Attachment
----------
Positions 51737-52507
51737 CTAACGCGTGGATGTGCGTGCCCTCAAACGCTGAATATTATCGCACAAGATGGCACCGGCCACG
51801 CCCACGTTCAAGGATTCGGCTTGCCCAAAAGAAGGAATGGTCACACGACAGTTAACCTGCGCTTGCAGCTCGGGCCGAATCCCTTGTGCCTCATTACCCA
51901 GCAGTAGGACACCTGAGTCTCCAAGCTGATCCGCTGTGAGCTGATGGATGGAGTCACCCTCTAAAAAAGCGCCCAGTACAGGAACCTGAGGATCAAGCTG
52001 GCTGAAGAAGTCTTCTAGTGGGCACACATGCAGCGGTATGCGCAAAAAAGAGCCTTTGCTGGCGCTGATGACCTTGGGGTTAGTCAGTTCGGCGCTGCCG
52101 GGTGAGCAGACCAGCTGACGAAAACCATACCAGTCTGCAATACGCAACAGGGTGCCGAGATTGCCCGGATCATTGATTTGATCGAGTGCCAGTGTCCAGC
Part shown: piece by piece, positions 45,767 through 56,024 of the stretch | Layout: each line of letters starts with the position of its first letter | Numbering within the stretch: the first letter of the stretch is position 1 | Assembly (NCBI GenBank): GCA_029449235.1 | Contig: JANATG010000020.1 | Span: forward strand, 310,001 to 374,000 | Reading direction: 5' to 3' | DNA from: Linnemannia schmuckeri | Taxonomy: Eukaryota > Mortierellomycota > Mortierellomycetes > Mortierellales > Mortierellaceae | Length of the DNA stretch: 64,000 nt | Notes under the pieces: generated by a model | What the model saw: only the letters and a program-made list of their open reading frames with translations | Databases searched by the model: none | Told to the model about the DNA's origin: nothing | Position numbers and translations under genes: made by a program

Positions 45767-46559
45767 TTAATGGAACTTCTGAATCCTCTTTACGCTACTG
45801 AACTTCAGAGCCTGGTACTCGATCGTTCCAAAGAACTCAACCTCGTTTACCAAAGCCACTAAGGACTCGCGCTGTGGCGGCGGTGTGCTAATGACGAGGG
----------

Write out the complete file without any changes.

Positions 51737-52507
51737 CTAACGCGTGGATGTGCGTGCCCTCAAACGCTGAATATTATCGCACAAGATGGCACCGGCCACG
51801 CCCACGTTCAAGGATTCGGCTTGCCCAAAAGAAGGAATGGTCACACGACAGTTAACCTGCGCTTGCAGCTCGGGCCGAATCCCTTGTGCCTCATTACCCA
51901 GCAGTAGGACACCTGAGTCTCCAAGCTGATCCGCTGTGAGCTGATGGATGGAGTCACCCTCTAAAAAAGCGCCCAGTACAGGAACCTGAGGATCAAGCTG
52001 GCTGAAGAAGTCTTCTAGTGGGCACACATGCAGCGGTATGCGCAAAAAAGAGCCTTTGCTGGCGCTGATGACCTTGGGGTTAGTCAGTTCGGCGCTGCCG
52101 GGTGAGCAGACCAGCTGACGAAAACCATACCAGTCTGCAATACGCAACAGGGTGCCGAGATTGCCCGGATCATTGATTTGATCGAGTGCCAGTGTCCAGC
Part shown: piece by piece, positions 45,767 through 56,024 of the stretch | Layout: each line of letters starts with the position of its first letter | Numbering within the stretch: the first letter of the stretch is position 1 | Assembly (NCBI GenBank): GCA_029449235.1 | Contig: JANATG010000020.1 | Span: forward strand, 310,001 to 374,000 | Reading direction: 5' to 3' | DNA from: Linnemannia schmuckeri | Taxonomy: Eukaryota > Mortierellomycota > Mortierellomycetes > Mortierellales > Mortierellaceae | Length of the DNA stretch: 64,000 nt | Notes under the pieces: generated by a model | What the model saw: only the letters and a program-made list of their open reading frames with translations | Databases searched by the model: none | Told to the model about the DNA's origin: nothing | Position numbers and translations under genes: made by a program

Positions 45767-46559
45767 TTAATGGAACTTCTGAATCCTCTTTACGCTACTG
45801 AACTTCAGAGCCTGGTACTCGATCGTTCCAAAGAACTCAACCTCGTTTACCAAAGCCACTAAGGACTCGCGCTGTGGCGGCGGTGTGCTAATGACGAGGG